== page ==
Justifying Bale’s Huge Price Tag

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It may be old news now, but Gareth Bale’s transfer away from Spurs still has huge ramifications for everyone involved. His world record £86 million move certainly raised some eyebrows, and plenty have rejected the idea that the Welshman is worth that kind of money. In fact, Florentino Pérez (Real Madrid’s president) seems to be the only person in the world who actually thought that bringing the midfielder to the club was a good idea for that seemingly inflated price. In any case, due to the absurdly large amount of arguments made against his move to Madrid, I decided that there should at least be one that validates it. So, without further ado, here are a few reasons why Bale’s price tag was justified.

Tottenham Had No Reason To Sell

Plain and simple, Spurs not only had no reason to let him leave the club, but they generally opposed selling their star player. The only way Real Madrid were ever going to persuade Dan Levy and co. to let Bale move to Spain was to offer them an extraordinary amount of money. That was exactly what they did. If the situation was different and Spurs wanted to offload the Welshman for some reason, that £86 million would probably shrink down to a much smaller amount.

 

Real Madrid Had The Money

Earlier on in the transfer window, Real Madrid signed former Real Sociedad midfielder Asier Illarramendi for an estimated £32 million. This figure was deemed way too much for a relatively unknown player. Anyone outside Spain would probably have to quickly Google his name to find out what position he plays in (I know I did). While this player may turn out to be incredibly talented, his transfer certainly showed the world that Real Madrid were not too prudent with their money, and that they were willing to spend. Tottenham took advantage of this fact and squeezed as much money from Madrid as they could.


He is a Rare Talent

Sometimes, when there is talent like this, its impossible to pass it up. Madrid were chasing a few players who would certainly take less out of their wallet (yes Luis Suarez, I’m looking at you) but Gareth Bale’s undeniable talent could have been what persuaded the Spanish club to pay such an exorbitant price. Imagine that Real Madrid did indeed sign Luis Suarez for about £30 million less, instead of Bale. While they may have had more bang for their buck, they are altogether a less talented squad (that is, if you believe that Gareth Bale is better than Luis Suarez). This slight difference in talent could decide an El Clásico or two, or even something as big as a Champions League or La Liga title.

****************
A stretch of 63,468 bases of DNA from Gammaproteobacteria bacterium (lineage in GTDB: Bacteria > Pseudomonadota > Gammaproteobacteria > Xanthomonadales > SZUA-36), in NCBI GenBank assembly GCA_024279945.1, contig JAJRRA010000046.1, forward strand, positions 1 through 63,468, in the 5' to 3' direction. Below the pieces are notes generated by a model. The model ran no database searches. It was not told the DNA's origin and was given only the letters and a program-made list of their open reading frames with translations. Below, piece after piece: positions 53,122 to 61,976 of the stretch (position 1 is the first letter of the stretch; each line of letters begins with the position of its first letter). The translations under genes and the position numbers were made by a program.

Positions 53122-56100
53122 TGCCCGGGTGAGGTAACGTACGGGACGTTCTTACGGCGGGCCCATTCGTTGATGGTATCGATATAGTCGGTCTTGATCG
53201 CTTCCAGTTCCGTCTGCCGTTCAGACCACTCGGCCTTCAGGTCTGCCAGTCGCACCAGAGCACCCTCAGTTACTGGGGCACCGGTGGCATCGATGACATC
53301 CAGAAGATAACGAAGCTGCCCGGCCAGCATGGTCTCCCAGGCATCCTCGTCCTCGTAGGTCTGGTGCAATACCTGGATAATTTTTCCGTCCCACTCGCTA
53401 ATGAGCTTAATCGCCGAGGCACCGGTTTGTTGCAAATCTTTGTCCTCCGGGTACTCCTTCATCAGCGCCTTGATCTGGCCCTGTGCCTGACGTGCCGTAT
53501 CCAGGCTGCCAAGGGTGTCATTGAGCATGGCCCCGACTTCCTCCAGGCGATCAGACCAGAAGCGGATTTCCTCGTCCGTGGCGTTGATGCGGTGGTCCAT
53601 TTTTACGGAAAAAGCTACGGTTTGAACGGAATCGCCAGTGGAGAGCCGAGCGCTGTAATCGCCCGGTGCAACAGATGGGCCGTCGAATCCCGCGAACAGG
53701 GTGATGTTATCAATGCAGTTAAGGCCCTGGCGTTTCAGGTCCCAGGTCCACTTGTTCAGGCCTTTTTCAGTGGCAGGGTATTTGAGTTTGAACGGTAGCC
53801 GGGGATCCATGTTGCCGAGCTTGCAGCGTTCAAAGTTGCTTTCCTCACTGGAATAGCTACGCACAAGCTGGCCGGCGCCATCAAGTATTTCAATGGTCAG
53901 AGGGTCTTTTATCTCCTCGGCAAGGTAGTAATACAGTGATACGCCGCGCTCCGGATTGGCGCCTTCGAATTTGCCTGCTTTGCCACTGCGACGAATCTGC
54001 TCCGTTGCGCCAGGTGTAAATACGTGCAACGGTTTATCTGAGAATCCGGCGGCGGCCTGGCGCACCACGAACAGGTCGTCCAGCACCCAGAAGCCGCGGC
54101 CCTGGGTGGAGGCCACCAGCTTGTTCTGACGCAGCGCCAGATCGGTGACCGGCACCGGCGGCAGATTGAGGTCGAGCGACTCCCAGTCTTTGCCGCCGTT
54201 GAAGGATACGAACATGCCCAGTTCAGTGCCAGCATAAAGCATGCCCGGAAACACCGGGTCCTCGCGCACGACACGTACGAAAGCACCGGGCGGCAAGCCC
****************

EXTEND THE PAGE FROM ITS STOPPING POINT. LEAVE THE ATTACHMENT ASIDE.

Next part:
Its What They Had To Pay, Not What He Was Worth

Many people observing modern football seem to forget that transfer fees usually do not reflect exactly how much that player is worth. To take an example, lets look at Andy Carroll’s £35 million move from Newcastle in 2011. Did any Liverpool fan ever think that Carroll was worth that? The answer is probably no. But after selling Fernando Torres for £50 million to Chelsea, Liverpool was desperate to replace their star player so; with little time remaining in the transfer window and Newcastle seemingly unwilling to sell their main striker, they offered a ridiculous fee in order to get their man. While Carroll turned out to be a huge flop, this showed how Liverpool needed to spend big to just fill a position. This analogy bears striking resemblance to Bale’s transfer saga. Real Madrid will just be hoping it doesn’t end the same way.

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